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Canadian Journal of Anaesthesia

, Volume 45, Issue 5, pp 424–428 | Cite as

Electrocardiographic monitoring in healthy young adult outpatients: mandatory or optional?

  • Ibrahim Zabani
  • Himat Vaghadia
  • Colin R. Chilvers
  • Pamela M. Merrick
Reports of Investigation
  • 131 Downloads

Abstract

Purpose

To determine the incidence and duration of ECG abnormalities in healthy adults during short duration outpatient surgery and their relationship to important clinical events.

Method

In 381, ASA Class I, day surgery patients undergoing short surgical procedures the ECG was monitored prospectively for evidence of abnormalities. The attending anaesthetist administered the anaesthetic and made all clinical decisions while relying on routine monitors (ECG, oximeter, BR capnometer, oxygen analyser, low pressure alarm and anaesthetic gas monitors). Intra-operative events of clinical significance (e.g., light anaesthesia, regurgitation, coughing, hypotension, arterial desaturation, hiccoughs etc), ECG abnormalities and their duration were documented.

Results

Electrocardiographic abnormalities were detected in 21 % of patients as follows: sinus tachycardia (11 %), artifacts (7%), premature atrial contractions (1.6%), lead disconnects (1%), sinus bradycardia (0.5%) and premature ventricular contractions (0.3%). All abnormalities resolved spontaneously within three minutes. Intra-operative incidents of consequence occurred in only 2.6%: light anaesthesia (5), arterial desaturation > 5% (2), hypotension (1), hiccough (1) and régurgitation (1). All incidents were detected clinically and by pulse oximetry. The ECG did not detect any of the incidents and was normal during the events.

Conclusion

Routine ECG monitoring did not detect intra-operative incidents in healthy adults during short outpatient procedures. Detected ECG abnormalities were benign and resolved spontaneously within three minutes. Firm conclusions as to the safety implications of withdrawing ECG monitoring cannot be drawn from this study. Guidelines may need to be reviewed to determine whether ECG monitoring in such cases should be optional rather than mandatory.

Keywords

Pulse Oximeter Sinus Bradycardia Light Anaesthesia Electrocardiographic Monitoring Arterial Desaturation 
These keywords were added by machine and not by the authors. This process is experimental and the keywords may be updated as the learning algorithm improves.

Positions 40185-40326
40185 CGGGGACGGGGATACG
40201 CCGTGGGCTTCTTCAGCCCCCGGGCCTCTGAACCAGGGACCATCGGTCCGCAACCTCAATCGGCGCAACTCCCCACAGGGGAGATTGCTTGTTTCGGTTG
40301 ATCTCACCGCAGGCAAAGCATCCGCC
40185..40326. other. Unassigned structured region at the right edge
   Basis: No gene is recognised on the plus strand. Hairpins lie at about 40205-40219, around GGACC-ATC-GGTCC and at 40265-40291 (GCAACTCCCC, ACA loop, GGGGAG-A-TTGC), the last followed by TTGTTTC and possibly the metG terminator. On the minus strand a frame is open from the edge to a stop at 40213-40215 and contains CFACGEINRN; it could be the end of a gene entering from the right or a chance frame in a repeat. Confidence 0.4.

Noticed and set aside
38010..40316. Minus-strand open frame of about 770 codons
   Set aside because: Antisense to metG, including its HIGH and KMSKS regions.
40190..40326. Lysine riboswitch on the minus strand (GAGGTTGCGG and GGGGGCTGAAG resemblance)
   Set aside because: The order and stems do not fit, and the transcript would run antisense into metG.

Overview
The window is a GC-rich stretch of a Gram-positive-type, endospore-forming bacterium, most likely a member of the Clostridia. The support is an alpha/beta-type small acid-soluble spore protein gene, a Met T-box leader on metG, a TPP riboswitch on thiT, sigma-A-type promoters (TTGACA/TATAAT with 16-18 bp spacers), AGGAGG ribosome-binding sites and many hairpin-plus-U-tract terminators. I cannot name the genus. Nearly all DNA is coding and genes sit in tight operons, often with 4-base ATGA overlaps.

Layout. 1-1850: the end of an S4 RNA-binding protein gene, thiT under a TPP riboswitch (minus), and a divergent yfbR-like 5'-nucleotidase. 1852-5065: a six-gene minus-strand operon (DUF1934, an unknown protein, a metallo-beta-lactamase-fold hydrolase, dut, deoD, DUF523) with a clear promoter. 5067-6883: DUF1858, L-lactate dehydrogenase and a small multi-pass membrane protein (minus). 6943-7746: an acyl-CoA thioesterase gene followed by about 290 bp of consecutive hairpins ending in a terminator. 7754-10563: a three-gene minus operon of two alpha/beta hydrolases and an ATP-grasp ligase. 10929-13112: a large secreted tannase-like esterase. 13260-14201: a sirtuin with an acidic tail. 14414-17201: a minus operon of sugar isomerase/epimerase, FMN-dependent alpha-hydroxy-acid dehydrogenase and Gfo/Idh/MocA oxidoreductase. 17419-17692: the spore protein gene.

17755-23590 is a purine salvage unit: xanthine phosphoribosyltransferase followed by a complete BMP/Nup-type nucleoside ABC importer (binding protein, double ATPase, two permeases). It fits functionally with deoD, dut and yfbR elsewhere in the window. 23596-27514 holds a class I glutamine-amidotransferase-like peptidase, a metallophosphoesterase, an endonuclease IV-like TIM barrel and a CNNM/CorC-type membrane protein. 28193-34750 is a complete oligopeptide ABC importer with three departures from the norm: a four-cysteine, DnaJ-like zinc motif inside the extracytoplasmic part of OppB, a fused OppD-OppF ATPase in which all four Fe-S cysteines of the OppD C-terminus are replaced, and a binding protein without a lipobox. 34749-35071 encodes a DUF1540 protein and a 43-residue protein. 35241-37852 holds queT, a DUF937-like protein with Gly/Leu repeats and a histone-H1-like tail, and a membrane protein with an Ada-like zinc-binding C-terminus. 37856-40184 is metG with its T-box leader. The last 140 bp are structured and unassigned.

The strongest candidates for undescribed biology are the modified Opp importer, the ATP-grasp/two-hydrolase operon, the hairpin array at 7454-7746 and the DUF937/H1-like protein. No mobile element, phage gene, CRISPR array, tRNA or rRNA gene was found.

Résumé

Objectif

Déterminer l’incidence et la durée des anomalies de l’ECG chez des adultes en bonne santé durant des chirurgies ambulatoires de courte durée, et la relation entre ces anomalies et des événements cliniques importants.

Méthode

Chez 381 patients de chirurgie ambulatoire, de classe I de l’ASA, subissant des procédures chirurgicales courtes, l’ECG a été monitoré de façon prospective à la recherche d’anomalies. L’anesthésiste responsable du patient administrait l’anesthésie et prenait toutes les décisions cliniques selon les informations fournies par les moniteurs usuels, soit l’ECG, le saturomètre, la mesure de la pression artérielle, le capnomètre, l’oxymètre, l’analyseur de gaz anesthésiques et le système d’alarme de basse pression. On a documenté les anomalies à l’ECG et leur durée, de même que les événements peropératoires ayant une signification clinique (vg anesthésie légère, régurgitation, toux, hypotension, désaturation, hoquet, etc.)

Résultats

Des anomalies électrocadiographiques ont été détectées chez 21 % des patients: tachycardie sinusale 11%, artefacts 7%, extrasystoles auriculaires 1.6%, déconnection des électrodes 1%, bradycardie sinusale 0.5% et extrasystoles ventriculaires 0.3%. Toutes les anomalies se sont corrigées spontanément en moins de trois minutes. Des incidents peropératoires significatifs sont survenus dans 2.6% des cas seulement: anesthésie légère 5 patients, désaturation de ≥ 5% 2 patients, hypotension I patient, hoquet I patient et régurgitation I patient. Tous les incidents ont été détectés diniquement et par le saturomètre. L’ECG est demeuré normal durant tous ces incidents et n’a pas permis d’en détecter un seul.

Conclusion

Le mon’rtorage de routine de l’ECG n’a pas permis de détecter d’incidents peropératoires chez des adultes en bonne santé opérés en chirurgie ambulatoire pour des procédures courtes. Les anomalies détectées étaient bénignes et se sont toutes résolues en deçà de 3 minutes. Des conclusions définitives concernant les implications quant à la sécurité de cesser le monitorage de l’ECG ne peuvent être tirées de cette étude. Les lignes de conduite pourraient être revues et, dans ces cas, l’ECG pourrait devenir facultatif plutôt qu’essentiel.

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Copyright information

© Canadian Anesthesiologists 1998

Authors and Affiliations

  • Ibrahim Zabani
    • 1
  • Himat Vaghadia
    • 1
    • 2
  • Colin R. Chilvers
    • 1
  • Pamela M. Merrick
    • 1
  1. 1.Section of Ambulatory Anaesthesia, Department of Anaesthesia, Vancouver Hospital and Health Sciences CentreUniversity of British ColumbiaVancouverCanada
  2. 2.The Department of Health Care and EpidemiologyUniversity of British ColumbiaVancouverCanada

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